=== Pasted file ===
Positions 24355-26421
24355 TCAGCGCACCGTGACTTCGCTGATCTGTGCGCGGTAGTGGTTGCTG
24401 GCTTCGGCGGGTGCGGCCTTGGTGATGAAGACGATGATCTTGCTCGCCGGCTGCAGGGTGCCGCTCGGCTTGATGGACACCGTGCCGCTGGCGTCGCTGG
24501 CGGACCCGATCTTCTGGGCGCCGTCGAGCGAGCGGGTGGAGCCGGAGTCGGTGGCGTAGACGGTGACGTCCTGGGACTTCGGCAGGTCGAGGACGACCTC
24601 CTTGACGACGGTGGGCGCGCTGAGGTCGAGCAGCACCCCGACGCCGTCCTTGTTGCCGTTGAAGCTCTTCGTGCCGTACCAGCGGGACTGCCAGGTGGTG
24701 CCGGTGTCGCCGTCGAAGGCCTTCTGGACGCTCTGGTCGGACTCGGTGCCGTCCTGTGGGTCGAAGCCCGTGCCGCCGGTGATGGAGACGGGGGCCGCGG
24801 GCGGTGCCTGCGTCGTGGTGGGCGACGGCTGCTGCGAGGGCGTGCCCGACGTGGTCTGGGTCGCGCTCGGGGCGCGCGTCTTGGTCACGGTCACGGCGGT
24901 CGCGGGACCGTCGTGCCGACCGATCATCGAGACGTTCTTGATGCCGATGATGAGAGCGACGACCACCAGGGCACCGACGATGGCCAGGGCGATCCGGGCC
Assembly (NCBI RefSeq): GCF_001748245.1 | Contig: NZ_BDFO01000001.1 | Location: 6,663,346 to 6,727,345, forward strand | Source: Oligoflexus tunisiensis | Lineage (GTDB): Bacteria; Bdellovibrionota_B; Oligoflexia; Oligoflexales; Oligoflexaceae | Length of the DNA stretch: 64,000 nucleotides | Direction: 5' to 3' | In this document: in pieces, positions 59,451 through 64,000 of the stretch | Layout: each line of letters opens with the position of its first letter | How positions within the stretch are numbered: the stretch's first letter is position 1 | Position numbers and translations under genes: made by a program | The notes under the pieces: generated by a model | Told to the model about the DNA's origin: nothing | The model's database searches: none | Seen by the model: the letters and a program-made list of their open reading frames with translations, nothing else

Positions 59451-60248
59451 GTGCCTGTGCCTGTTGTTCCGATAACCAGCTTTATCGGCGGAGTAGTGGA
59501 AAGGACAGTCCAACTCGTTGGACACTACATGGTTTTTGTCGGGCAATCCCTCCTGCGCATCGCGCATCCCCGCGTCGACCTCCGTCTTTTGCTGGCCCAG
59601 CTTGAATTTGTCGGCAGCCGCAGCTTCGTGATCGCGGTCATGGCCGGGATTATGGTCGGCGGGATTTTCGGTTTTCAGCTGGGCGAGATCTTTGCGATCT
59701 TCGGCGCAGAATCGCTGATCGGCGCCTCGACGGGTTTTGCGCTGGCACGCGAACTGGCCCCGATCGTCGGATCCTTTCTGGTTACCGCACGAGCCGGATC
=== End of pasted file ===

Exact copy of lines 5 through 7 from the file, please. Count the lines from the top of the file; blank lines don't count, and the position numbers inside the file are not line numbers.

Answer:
24601 CTTGACGACGGTGGGCGCGCTGAGGTCGAGCAGCACCCCGACGCCGTCCTTGTTGCCGTTGAAGCTCTTCGTGCCGTACCAGCGGGACTGCCAGGTGGTG
24701 CCGGTGTCGCCGTCGAAGGCCTTCTGGACGCTCTGGTCGGACTCGGTGCCGTCCTGTGGGTCGAAGCCCGTGCCGCCGGTGATGGAGACGGGGGCCGCGG
24801 GCGGTGCCTGCGTCGTGGTGGGCGACGGCTGCTGCGAGGGCGTGCCCGACGTGGTCTGGGTCGCGCTCGGGGCGCGCGTCTTGGTCACGGTCACGGCGGT